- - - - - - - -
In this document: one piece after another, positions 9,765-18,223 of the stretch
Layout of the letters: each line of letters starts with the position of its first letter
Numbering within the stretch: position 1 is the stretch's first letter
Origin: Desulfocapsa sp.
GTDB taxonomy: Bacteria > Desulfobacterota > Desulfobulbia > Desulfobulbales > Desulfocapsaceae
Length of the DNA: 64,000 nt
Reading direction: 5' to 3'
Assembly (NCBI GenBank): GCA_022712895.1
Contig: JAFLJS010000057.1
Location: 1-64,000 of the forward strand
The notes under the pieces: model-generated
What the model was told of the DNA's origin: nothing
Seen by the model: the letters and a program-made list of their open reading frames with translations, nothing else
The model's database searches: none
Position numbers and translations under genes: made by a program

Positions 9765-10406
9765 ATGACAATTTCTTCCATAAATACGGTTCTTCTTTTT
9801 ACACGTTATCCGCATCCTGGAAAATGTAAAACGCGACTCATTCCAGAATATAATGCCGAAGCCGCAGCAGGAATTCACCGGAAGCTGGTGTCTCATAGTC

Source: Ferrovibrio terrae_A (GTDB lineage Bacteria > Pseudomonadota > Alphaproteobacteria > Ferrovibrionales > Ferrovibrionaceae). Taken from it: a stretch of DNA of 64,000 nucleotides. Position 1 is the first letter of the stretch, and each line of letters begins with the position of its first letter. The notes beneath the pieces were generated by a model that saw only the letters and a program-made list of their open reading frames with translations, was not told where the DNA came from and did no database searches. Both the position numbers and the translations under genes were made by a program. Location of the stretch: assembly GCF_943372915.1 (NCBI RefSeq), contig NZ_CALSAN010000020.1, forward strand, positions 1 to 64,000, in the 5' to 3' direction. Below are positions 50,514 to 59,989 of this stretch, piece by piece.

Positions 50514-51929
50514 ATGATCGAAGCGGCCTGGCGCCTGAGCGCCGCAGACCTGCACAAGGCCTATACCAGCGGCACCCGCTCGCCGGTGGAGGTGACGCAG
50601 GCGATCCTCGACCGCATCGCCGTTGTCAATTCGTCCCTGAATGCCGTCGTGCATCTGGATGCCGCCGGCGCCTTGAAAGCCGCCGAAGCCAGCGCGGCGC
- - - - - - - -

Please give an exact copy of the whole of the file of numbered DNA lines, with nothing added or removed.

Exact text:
In this document: one piece after another, positions 9,765-18,223 of the stretch
Layout of the letters: each line of letters starts with the position of its first letter
Numbering within the stretch: position 1 is the stretch's first letter
Origin: Desulfocapsa sp.
GTDB taxonomy: Bacteria > Desulfobacterota > Desulfobulbia > Desulfobulbales > Desulfocapsaceae
Length of the DNA: 64,000 nt
Reading direction: 5' to 3'
Assembly (NCBI GenBank): GCA_022712895.1
Contig: JAFLJS010000057.1
Location: 1-64,000 of the forward strand
The notes under the pieces: model-generated
What the model was told of the DNA's origin: nothing
Seen by the model: the letters and a program-made list of their open reading frames with translations, nothing else
The model's database searches: none
Position numbers and translations under genes: made by a program

Positions 9765-10406
9765 ATGACAATTTCTTCCATAAATACGGTTCTTCTTTTT
9801 ACACGTTATCCGCATCCTGGAAAATGTAAAACGCGACTCATTCCAGAATATAATGCCGAAGCCGCAGCAGGAATTCACCGGAAGCTGGTGTCTCATAGTC

Source: Ferrovibrio terrae_A (GTDB lineage Bacteria > Pseudomonadota > Alphaproteobacteria > Ferrovibrionales > Ferrovibrionaceae). Taken from it: a stretch of DNA of 64,000 nucleotides. Position 1 is the first letter of the stretch, and each line of letters begins with the position of its first letter. The notes beneath the pieces were generated by a model that saw only the letters and a program-made list of their open reading frames with translations, was not told where the DNA came from and did no database searches. Both the position numbers and the translations under genes were made by a program. Location of the stretch: assembly GCF_943372915.1 (NCBI RefSeq), contig NZ_CALSAN010000020.1, forward strand, positions 1 to 64,000, in the 5' to 3' direction. Below are positions 50,514 to 59,989 of this stretch, piece by piece.

Positions 50514-51929
50514 ATGATCGAAGCGGCCTGGCGCCTGAGCGCCGCAGACCTGCACAAGGCCTATACCAGCGGCACCCGCTCGCCGGTGGAGGTGACGCAG
50601 GCGATCCTCGACCGCATCGCCGTTGTCAATTCGTCCCTGAATGCCGTCGTGCATCTGGATGCCGCCGGCGCCTTGAAAGCCGCCGAAGCCAGCGCGGCGC